"I really don't get that," Scott said. "You take orders from the Professor. Sometimes."
"What do you think would happen if I threw a punch at the Professor?"
"You'd wake up strapped to a table and have to talk about your feelings before he'd let you go," Scott said.
"He's scarier than you," Logan said. "Hell, Jean's--" He broke off.
Scott reached for his beer without looking, drank, and slammed the bottle down when he was finished. He caught the waitress as she was passing. "Same again." He turned back to Logan. "You think you'd do a better job?"
"Fuck, no. I hate teams," Logan said.
"I don't know," Logan said. "It seemed like a good idea at the time. No, actually it seemed like a bad idea at the time, but the Professor talked me into it. And somebody's got to give the kids some idea how the real world works."
"Then play ball," Scott said.
"I am pretty sure I have never played ball," Logan said.
"You know what I mean."
"Just as long as you aren't suggesting mandatory softball or something."
"That's not a half-bad idea."
"What is it with you?"
Scott drained the last of his beer. "You want to know what it is with me? What it is with me is that I've got half a team, a handful of kids who want to be superheroes, and you, and somehow I'm supposed to turn that into the only thing standing between us and the end of the world."
Logan thought about that while the waitress brought them another round. "So you figure softball is going to do the trick?"
"We all grew up together," Scott said. "The Professor was the closest thing to a father Jean and I had. We all would have done anything for each other. Anything."
"You're trying to run a team, not a family," Logan said. "We don't have to love each other to go beat up the bad guys together."
"We've got to trust each other," Scott said.
Logan frowned. "I'm not good at that."
"Tough to trust you when you hate my guts."
They drank for a minute. Scott kept putting his beer bottle down too hard on the table, and Logan didn't think his face was flushed from the heat. He wondered what the Professor would have to say about him getting Cyke trashed, and then figured that wasn't his problem. Scott was a big boy. Team leader and all.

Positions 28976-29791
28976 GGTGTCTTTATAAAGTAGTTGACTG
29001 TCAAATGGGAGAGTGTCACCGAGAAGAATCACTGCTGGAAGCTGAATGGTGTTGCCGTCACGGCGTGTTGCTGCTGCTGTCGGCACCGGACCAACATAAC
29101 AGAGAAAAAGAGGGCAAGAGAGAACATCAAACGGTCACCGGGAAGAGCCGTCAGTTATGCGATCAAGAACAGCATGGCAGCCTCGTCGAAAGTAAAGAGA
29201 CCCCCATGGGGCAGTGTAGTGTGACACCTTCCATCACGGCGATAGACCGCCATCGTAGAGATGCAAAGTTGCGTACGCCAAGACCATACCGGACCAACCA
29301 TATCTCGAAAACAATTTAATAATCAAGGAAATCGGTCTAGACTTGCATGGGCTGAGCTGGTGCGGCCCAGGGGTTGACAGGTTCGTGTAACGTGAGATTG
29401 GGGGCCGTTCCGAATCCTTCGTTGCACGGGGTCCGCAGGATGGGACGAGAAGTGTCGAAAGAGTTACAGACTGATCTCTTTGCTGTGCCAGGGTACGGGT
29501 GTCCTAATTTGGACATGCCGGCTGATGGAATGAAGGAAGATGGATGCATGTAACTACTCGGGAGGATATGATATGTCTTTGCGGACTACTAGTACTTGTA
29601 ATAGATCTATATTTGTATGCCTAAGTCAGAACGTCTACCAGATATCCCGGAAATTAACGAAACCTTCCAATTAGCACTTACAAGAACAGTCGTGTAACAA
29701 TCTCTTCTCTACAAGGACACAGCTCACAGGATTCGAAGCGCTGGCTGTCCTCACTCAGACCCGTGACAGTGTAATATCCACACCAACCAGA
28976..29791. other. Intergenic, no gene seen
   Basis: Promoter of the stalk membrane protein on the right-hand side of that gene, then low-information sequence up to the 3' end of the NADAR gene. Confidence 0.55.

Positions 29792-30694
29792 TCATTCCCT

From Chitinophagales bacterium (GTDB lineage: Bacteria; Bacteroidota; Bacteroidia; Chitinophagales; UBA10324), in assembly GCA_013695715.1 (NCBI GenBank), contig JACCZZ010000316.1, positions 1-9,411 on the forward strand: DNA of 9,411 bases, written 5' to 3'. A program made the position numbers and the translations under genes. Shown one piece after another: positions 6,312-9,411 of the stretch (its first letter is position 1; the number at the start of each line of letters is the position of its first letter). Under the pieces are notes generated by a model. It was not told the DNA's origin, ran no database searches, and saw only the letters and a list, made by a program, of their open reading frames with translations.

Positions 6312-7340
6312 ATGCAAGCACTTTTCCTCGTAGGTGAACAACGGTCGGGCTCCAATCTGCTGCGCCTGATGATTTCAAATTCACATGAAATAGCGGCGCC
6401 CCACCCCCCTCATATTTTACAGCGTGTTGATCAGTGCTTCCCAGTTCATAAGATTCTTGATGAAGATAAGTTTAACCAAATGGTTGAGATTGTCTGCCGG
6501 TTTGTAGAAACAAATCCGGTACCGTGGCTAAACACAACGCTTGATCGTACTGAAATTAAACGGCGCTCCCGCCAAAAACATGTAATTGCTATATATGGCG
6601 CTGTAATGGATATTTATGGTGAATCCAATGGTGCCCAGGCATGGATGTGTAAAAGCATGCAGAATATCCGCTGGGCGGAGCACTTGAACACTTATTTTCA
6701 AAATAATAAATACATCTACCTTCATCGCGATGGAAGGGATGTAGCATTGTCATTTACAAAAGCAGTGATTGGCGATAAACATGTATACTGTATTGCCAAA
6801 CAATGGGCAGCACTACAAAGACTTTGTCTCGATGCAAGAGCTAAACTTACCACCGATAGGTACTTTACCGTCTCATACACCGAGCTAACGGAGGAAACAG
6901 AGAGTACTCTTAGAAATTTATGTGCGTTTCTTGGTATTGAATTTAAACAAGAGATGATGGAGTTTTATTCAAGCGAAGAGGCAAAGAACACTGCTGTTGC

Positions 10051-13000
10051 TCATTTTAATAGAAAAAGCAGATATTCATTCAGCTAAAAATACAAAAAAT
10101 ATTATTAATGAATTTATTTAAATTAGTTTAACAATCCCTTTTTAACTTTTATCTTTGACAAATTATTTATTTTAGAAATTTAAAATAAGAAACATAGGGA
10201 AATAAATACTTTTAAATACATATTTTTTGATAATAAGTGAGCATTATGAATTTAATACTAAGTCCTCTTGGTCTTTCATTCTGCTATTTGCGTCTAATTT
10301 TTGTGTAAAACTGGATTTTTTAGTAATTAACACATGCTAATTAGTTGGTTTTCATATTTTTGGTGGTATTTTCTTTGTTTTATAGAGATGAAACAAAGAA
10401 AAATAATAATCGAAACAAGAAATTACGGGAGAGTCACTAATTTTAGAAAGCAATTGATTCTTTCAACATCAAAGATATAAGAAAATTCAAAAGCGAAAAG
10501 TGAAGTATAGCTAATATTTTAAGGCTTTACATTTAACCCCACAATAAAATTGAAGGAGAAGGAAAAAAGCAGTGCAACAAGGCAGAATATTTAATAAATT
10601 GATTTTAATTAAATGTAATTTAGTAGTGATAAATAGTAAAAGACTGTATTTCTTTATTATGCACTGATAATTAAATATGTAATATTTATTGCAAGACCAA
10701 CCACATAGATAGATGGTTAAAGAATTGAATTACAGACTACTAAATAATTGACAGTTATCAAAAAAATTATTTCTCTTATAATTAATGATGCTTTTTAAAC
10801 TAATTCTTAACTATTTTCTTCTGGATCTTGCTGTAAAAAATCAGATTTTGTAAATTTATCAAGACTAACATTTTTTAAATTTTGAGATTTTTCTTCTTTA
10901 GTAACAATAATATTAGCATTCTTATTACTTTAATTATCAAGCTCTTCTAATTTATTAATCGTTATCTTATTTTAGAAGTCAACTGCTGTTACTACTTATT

He frowned at a familiar voice rising above the hum of noise for a moment.
"We've just got to pull together and--"
"Shut up for a minute," Logan said, listening. "Oh, great."
"What?" Scott said, and then saw what Logan heard. "Excuse me. I'm going to go kill them."
"Hey," Logan said, grabbing Scott by the sleeve. "They're just letting off some steam."
Scott scowled at him and pried his arm free. "Last time I checked, Marie and Bobby were both way under 21. And I don't think that's root beer they're drinking, which means not only are they here, they're in here using fake IDs."
"Lighten up," Logan said. "We can keep an eye on them until they leave, and then I'll catch them going back to the mansion and put the fear of God into them."
Scott shook his head. "I should drag them out of here right now."
"Fine," Logan said. "But you're not driving."
"You can--" Scott began, and then, "All right, no. We'll just--" He scowled. "Hell."
"You trust them to go fight bad guys," Logan said. "Let them have a beer."
"It's a stupid risk," Scott said. "They could get arrested."
"Riding a motorcycle's stupid, too," Logan said. "You could get hit by a truck."
"Nobody plays it safe all the time."
Someone was standing by their table, and Logan looked up, ready to order another beer. Instead there was a big guy wearing a stupid cowboy hat. "You're from up at that school," he said.
"That's right," Scott said.
"So you're a mutant."
"Look, who wants to--" Logan started.
"Yep," Scott said. "You got it."
"We don't want you freaks in here," he said.
Scott stood up. "Really."
"Really," the guy said, and swept the beer bottles off Scott's half of the table. "So get your ass out of here."
"You don't want to start trouble," Scott said.
"Try any mutant stuff on me, and I'll call the cops."
"Oh, I wouldn't do that," Scott said. He smiled, and then punched the guy hard in the jaw, knocking him down in a clatter of chairs. "I would do that, though."